Which one of the following is safe regarding buffer overflow?

char buf[10] = {0};
scanf("%10s", buf);


char buf[10] = {0};
scanf("%9s", buf);

From what I've read I'm going for the second (sizeof minus one), but the matter is quite subtle and I've seen code suggesting either. Any volunteer to quote the standard?


2 Answers 2


The C standard states that:

An input item shall be defined as the longest sequence of input bytes (up to any specified maximum field width, which may be measured in characters or bytes dependent on the conversion specifier) which is an initial subsequence of a matching sequence.

That is, the maximum field width represents how many characters there can be in the input. The extra zero value at the end is not part of the input and needs an additional space.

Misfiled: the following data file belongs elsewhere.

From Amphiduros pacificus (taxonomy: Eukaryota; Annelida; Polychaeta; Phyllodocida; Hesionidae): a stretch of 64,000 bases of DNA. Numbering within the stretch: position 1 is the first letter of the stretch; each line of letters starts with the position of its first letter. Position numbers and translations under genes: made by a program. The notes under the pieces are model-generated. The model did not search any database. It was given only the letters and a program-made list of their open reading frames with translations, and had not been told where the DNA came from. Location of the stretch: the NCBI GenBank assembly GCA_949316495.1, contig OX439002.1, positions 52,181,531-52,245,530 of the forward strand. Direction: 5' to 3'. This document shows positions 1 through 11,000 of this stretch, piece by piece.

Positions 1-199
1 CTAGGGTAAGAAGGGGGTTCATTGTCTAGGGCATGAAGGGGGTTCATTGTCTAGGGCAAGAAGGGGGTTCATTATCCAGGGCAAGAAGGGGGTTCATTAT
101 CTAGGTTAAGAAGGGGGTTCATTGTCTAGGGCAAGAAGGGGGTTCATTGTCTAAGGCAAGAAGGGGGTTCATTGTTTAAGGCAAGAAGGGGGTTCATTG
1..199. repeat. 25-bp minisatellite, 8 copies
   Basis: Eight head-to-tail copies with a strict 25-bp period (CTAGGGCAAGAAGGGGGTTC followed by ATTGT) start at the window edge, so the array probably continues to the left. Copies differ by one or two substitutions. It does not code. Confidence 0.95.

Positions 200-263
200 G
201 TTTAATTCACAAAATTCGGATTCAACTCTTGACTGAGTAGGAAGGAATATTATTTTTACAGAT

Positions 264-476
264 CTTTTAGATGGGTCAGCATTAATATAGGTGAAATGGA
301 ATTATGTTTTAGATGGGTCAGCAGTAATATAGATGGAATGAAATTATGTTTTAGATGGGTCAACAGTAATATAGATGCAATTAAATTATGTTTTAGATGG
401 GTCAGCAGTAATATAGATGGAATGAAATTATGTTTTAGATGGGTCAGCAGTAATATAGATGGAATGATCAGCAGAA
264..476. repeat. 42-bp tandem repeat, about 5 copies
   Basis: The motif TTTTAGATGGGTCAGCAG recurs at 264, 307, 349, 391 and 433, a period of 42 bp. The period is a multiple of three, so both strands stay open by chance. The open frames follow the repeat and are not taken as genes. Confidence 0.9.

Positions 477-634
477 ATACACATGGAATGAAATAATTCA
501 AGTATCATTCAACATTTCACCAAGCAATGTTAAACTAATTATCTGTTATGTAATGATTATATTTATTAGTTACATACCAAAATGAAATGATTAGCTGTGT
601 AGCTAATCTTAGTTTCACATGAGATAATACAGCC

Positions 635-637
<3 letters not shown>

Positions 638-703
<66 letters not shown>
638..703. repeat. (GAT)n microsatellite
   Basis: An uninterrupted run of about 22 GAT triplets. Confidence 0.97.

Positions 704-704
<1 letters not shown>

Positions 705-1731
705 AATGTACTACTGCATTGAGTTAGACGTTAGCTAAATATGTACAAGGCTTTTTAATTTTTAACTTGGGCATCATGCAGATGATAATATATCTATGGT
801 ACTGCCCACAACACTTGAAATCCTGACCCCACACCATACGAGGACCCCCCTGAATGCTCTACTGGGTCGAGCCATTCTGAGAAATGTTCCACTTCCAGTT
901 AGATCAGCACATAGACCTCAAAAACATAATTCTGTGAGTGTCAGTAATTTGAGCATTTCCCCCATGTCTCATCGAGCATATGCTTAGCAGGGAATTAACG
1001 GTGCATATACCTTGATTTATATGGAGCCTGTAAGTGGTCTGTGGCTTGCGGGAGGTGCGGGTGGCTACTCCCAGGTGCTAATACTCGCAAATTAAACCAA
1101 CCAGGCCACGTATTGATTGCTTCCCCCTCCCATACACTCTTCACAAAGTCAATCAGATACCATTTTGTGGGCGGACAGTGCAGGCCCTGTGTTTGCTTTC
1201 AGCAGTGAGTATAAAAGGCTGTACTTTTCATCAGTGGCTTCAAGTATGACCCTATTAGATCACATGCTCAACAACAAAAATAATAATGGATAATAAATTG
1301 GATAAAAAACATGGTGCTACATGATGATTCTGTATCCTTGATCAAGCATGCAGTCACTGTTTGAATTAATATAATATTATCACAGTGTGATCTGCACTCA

The GNU libc manual makes this point explicit:

String input conversions store a null character to mark the end of the input; the maximum field width does not include this terminator.

So, the only safe version is scanf("%9s", buf).

  • Thanks! I find the standard to be confusing, I had to read the part you quoted many times until it was clear...
    – jimis
    Jul 14, 2014 at 22:01
char buf[10] = {0};
scanf("%10s", buf);

is unsafe. You have to take into account the string null terminator.

char buf[10] = {0};
scanf("%9s", buf);

is safe.

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